Canadian economy lost 1,800 jobs in October, unemployment rate steady – CTV News

Canadian economy lost 1,800 jobs in October, unemployment rate steady - CTV News
Canada unexpectedly loses 1,800 jobs, widely missing forecasts
OTTAWA — The number of people working in Canada edged lower in October following two months of big gains as the manufacturing and construction sectors lost jobs.

Statistics Canada said Friday the economy lost 1,800 jobs in October, following gains of 54,000 jobs in September and 81,000 in August.

The number of full-time jobs fell by 16,100, offset in part by a gain of 14,300 part-time jobs, while the unemployment rate held steady at 5.5 per cent.

Economists on average expected the economy to add a total of 15,900 jobs and an unemployment rate of 5.5 per cent, according to financial markets data firm Refinitiv.

Scotiabank deputy chief economist Brett House said the October jobs numbers were the weakest since July, but added that one soft month wont have much impact on the Bank of Canadas stance, particularly after the strong gains in the two months that preceded it.

"But we continued to see strong wage gains, at over twice headline inflation, which reflects the fact that Canadian businesses continue to cite labour shortages as the most important constraint on their growth."

Despite the small decline in the number of jobs, wage growth in October held steady. Average hourly wage growth, year-over-year, for all employees was 4.3 per cent for the month, the same as September.

The manufacturing sector lost 23,000 jobs, mostly in Ontario, while the construction sector lost 21,000. Employment in the "other services" industry also fell by 18,000.

The losses were offset in part by an increase of 20,000 jobs working in public administration and 18,000 in finance, insurance, real estate, rental and leasing.

The jobs report comes after the Bank of Canadas decision late last month to keep its key interest rate on hold at 1.75 per cent.

In making its decision, the central bank said inflation was on target and the domestic economy has held up well in many respects, even though its feeling the negative effects of slowing global growth.

Josh Nye, senior economist at Royal Bank, said the future direction of the Bank of Canada will depend on the resilience of the Canadian economy, particularly in consumer spending and housing.

"A healthy labour market is key to both and there is little sign of deterioration in todays report with the unemployment rate remaining low and wage growth continuing at a strong pace," Nye said.

The number of self-employed workers in October fell by 27,800, while public sector employees rose by 28,700. The number of private sector employees fell by 2,700.

Statistics Canada also released seasonally adjusted, three-month moving average unemployment rates for major cities. It cautions, however, that the figures may fluctuate widely because they are based on small statistical samples. Here are the jobless rates last month by city (numbers from the previous month in brackets):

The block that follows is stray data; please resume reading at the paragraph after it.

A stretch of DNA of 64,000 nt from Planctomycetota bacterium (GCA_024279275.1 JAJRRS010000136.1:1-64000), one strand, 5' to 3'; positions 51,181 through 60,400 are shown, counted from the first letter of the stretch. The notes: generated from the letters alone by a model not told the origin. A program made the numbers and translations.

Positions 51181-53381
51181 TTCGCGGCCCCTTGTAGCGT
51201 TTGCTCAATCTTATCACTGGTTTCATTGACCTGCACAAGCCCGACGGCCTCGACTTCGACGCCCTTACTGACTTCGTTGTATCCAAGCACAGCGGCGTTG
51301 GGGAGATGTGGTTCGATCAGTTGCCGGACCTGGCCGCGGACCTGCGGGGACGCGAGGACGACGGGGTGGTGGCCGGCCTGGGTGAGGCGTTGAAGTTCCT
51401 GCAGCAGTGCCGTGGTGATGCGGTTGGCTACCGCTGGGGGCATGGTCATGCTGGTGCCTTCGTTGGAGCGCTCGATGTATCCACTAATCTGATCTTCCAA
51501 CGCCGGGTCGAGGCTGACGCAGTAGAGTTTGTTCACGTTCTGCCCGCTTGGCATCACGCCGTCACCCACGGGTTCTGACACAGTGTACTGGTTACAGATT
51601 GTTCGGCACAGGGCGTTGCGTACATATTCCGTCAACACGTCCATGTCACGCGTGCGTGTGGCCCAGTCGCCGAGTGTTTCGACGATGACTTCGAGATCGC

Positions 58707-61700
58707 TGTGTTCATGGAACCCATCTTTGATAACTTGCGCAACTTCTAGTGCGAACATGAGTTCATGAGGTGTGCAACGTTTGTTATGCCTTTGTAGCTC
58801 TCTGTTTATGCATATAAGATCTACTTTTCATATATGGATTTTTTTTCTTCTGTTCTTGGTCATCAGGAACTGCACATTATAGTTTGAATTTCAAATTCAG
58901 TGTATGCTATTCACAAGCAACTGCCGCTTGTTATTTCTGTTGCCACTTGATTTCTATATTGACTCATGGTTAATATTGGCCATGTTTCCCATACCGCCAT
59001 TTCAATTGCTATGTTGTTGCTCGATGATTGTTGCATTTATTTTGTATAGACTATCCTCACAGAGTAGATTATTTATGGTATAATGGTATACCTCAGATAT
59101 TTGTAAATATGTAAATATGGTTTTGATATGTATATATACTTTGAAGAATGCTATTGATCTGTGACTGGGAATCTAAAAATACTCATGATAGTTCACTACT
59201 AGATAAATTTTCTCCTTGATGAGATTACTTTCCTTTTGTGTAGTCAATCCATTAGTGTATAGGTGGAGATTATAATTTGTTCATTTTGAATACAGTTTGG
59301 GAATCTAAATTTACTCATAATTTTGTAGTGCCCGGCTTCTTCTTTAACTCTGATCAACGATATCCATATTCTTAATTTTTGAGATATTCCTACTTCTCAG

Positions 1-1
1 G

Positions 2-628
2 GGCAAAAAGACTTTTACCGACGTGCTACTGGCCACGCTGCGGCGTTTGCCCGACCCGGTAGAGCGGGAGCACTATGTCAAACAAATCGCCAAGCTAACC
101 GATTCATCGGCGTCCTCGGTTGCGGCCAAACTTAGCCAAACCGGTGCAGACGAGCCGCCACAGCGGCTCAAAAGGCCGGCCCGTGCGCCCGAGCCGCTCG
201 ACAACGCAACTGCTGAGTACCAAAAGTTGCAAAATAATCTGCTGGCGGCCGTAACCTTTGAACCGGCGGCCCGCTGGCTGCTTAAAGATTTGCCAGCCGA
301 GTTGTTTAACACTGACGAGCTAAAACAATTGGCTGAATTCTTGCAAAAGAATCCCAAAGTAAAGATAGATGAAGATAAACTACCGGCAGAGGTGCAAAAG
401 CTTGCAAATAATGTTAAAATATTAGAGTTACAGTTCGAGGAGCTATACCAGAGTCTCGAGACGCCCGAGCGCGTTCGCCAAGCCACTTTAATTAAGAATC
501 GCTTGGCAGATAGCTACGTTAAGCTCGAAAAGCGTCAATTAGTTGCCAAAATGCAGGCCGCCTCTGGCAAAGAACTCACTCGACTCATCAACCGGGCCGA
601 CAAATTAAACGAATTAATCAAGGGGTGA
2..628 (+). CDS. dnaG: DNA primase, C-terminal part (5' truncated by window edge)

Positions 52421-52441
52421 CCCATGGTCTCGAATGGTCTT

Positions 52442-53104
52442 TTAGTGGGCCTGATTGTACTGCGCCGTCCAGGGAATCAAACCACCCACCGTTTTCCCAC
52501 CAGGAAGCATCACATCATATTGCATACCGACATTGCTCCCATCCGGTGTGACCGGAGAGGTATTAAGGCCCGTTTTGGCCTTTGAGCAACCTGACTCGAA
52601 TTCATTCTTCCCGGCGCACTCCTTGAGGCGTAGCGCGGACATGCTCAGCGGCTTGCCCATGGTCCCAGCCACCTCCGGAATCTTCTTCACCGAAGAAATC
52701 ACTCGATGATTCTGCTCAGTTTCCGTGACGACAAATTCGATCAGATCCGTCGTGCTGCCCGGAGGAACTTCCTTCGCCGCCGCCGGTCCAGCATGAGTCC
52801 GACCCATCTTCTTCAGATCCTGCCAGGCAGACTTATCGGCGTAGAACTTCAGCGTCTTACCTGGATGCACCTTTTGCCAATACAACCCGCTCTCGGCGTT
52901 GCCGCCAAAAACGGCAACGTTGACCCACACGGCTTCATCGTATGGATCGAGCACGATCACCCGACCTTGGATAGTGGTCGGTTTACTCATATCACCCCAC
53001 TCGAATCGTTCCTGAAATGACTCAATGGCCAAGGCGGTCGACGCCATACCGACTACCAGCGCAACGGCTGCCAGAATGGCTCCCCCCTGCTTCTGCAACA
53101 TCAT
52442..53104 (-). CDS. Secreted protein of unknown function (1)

Signage marks the Statistics Canada offices in Ottawa on Wednesday, July 21, 2010. (Sean Kilpatrick / THE CANADIAN PRESS)

Canadas labour market slipped after two straight months of strength, sending the currency lower and providing the Bank of Canada with more ammunition if it decides to cut interest rates at its next meeting.

The country lost 1,800 jobs in October, Statistics Canada said Friday in Ottawa, versus economist expectations for a 15,000 uptick in employment. It was the first month of job losses since July and comes on the heels of a 135,000 job gain over the prior two months. The unemployment rate held steady at 5.5 per cent.

While the Bank of Canada left the door open for a rate cut last week after citing ongoing trade tensions weighing on global growth, its held off from easing monetary policy in part because of strength in the labor market thats driving household consumption. That view isnt likely to be altered by one month of data, but could change if a pattern of a cooling jobs market emerges going forward.

The overall trend in employment is still respectable so I dont think it will by itself push BOC to an immediate cut, but the risks are clearly rising, Vassili Serebriakov, FX strategist at UBS Securities LLC, said by email.

The Canadian dollar dropped on the report, falling 0.3 per cent to $1.3170 per U.S. dollar at 11:03 a.m. in Toronto trading. Yields on Canadian two-year bonds were down nearly three basis points to 1.58 per cent.

Full-time positions fell by 16,100, while part-time increased 14,300. The unemployment rate held steady at 5.5%, matching the median forecast, and wage gains accelerated. Election-related hiring helped offset a some of the declines with the public-sector adding 28,700 jobs despite a drop in private-sector and self-employment.

Fridays jobs report was the second weak indicator of the week. Trade figures Tuesday were also disappointing, missing forecasts on lower exports. Markets have priced in a 24 per cent chance policy makers led by Governor Stephen Poloz will cut interest rates next month.

There were, however, bright spots in the October labor force survey. Wage gains for permanent employees quickened to 4.4 per cent on the year, a sign that tightness in the jobs market is boosting pay. Hours worked advanced 1.3 per cent from a year earlier, matching last months pace.